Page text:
They calendars address this oddity without creating a fake 366 days long year.
They could not address this if they did not know, but they did know it.
Beside this, please do tell me what do you mean by the “stellar parallax” please.
[?? .mod]

Reply to  Chimp
April 8, 2018 3:17 pm

We know that the ancients didn’t know that the earth goes around the sun because their own myths tell us so, as do their art, sky charts and calendars.comment imagecomment image
Frame of reference matters. Ancient people could count the number of days between the same position and rising points of the sun, and the number of days between phases of the moon, without a model in which the earth goes around the sun.
Ancient calendars are not more accurate than ours today.
I guess I didn’t make the point about stellar parallax plain enough. My point is that scientists in the 17th century came to accept the heliocentric hypothesis without being able directly to observe the earth going around the sun. They inferred that conclusion from other observations, such as the fact that Galileo showed the Ptolemaic system false, thanks to his observation of the phases of Venus.
Stellar parallax was direct observational confirmation of the objective reality of the heliocentric theory, beyond showing geocentrism false. Now, in the space age, we have instruments which can actually see Earth going around the sun, but that this is the real case was known before satellites.

Reply to  Chimp
April 8, 2018 3:56 pm

April 8, 2018 at 3:17 pm
Chimp, first, thanks for your replies.
Second,without any intention to offend, I still must say, one of us definitely has no much of a clue about the basics and principals of time measuring and calendars.
And in the whole matter of it from ancients to present the only myth there is, is the odd 366 day long year, which in the prospect of the long term, makes our modern calendar less accurate and less precise than the ancient calendars.
If you understand this you will understand that in both these cases the time measuring and the calendars have the Earth circling the Sun. but please do not let this get in the way of you believing in myths and fairies as matter of fact.
No need for theories or hypothesis there when it comes to time measuring and calendars, either then in the long past, or now….unless no acceptance of fact happens to be the main point.
Anyway, thanks, and hopefully you do not mind my expression.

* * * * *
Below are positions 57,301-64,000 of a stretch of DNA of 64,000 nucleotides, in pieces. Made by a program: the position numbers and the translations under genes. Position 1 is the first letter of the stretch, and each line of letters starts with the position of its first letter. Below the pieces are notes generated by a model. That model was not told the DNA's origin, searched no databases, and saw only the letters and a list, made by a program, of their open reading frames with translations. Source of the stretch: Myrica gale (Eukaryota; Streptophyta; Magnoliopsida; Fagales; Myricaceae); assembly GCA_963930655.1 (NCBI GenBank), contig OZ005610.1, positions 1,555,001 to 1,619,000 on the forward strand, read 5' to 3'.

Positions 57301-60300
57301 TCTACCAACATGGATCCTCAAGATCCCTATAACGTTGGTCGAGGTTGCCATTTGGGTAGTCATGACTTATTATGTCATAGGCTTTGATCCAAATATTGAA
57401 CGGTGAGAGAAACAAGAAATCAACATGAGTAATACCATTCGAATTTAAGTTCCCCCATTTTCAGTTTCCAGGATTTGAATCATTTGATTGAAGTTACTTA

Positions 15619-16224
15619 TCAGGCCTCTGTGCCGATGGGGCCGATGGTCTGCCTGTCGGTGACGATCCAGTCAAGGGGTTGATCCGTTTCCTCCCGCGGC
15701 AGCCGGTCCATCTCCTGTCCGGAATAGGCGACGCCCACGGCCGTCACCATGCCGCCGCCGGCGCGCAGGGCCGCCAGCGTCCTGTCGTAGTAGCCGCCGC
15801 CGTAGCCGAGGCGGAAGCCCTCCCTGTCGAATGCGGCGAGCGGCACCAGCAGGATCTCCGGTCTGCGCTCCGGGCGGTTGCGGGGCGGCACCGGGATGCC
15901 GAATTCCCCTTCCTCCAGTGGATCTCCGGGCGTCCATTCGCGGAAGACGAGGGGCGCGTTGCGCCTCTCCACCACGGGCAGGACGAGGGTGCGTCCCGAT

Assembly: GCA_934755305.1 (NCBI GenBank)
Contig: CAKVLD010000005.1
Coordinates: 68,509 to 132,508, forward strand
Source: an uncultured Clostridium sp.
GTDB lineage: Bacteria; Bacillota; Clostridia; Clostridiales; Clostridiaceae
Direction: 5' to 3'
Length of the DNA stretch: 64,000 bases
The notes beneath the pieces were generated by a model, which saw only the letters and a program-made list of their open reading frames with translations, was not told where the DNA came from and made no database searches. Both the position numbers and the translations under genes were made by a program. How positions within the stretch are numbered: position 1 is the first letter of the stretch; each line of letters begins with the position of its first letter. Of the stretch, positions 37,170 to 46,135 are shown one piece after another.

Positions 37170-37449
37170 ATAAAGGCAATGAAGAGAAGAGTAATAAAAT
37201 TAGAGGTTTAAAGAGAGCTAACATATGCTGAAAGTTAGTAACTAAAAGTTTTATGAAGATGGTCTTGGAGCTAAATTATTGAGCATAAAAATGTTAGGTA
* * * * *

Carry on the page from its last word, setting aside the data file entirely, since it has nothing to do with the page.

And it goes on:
Reply to  Chimp
April 8, 2018 6:02 pm

You are correct. One of us has no clue about what he’s talking.
There is no evidence whatsoever that any ancient people, who made valid astronomical observations, had any concept of a spherical earth orbiting a spherical sun, let alone in an elliptical path, as discovered by early modern scientists.
If you imagine that such evidence exists, please present it.
Even Paleolithic people could count the days of the lunar and annual cycles. That fact provides no evidence at all that they had a modern cosmology. If you imagine that such evidence exists, please present it. You won’t, because you can’t. It doesn’t exist.
The incontrovertible fact is that before a few Hellenic heretics proposed a heliocentric system, no one anywhere else in the world did so, in so far as evidence exists.
Clearly, you have never studied astronomy or the history thereof. But, please, show me as wrong as you suppose I am, by citing the pre-Hellenic heliocentric theories which you falsely imagine to exist.

Reply to  Chimp
April 9, 2018 7:19 am

April 8, 2018 at 6:02 pm
You are correct. One of us has no clue about what he’s talking.
Chimp, this is no personal, and hope you cool with this conversation.
Let me try to explain my position in this, Ether it being wrong or right.
I stand by the position that states, no matter how beautiful sexy or luring a hypothesis or a theory or a hypothetical position is, it takes only one single ugly fact to to crush it.
I got in this conversation with you because I think your position happens to be biased by your eager ‘worshiping” of hypothesis, where one in the end does happen to keep hand waving the observations the records, the method of measurement and recording in an arbitrary way.
You ask me to offer evidence of any ancient hypothesis, when actually I was trying to show you that the record the data the knowledge as it stands is more like based in historical facts more than hypothesis.
Actually “fishing’ for ancient hypothesis is like “fishing” for myths, in an attempt to dismiss and hand wave the actual factual meaning of the history then, when one ends up to manufacture history according to his present world view regardless….
See, I actually, as far as I am concerned, tried to put up an assessment point , by point to a factual condition, of the odd 366 day year, and clearly stating that it factually is a fake construct in use in our calendars.
And in mean time stated that one of us has no clue about time measurement and calendars actually.
And regardless how straight forward my claim in that point was, you failed to respond to it, either by challenge it from your hypothetical or better knowledge in this matter, or even acknowledge it in some way.
If you actually know what you are talking about, why you do not make the simple effort to address it.
It is related to a very present modern time, you live in, no much ancestry knowledge required there.
So, either I or do know or don’t know, we need to know first the present before jumping and running after ancient theories, I think.
So, what would you say, is this calendar factual odd 366 day year a real natural thingy, or not, does it really exist in nature???
Again, all this conversation between us, as per this point, consist as per my position, simply to show that the astrophysical science as per this last research-study here happens to suffer from the same problem.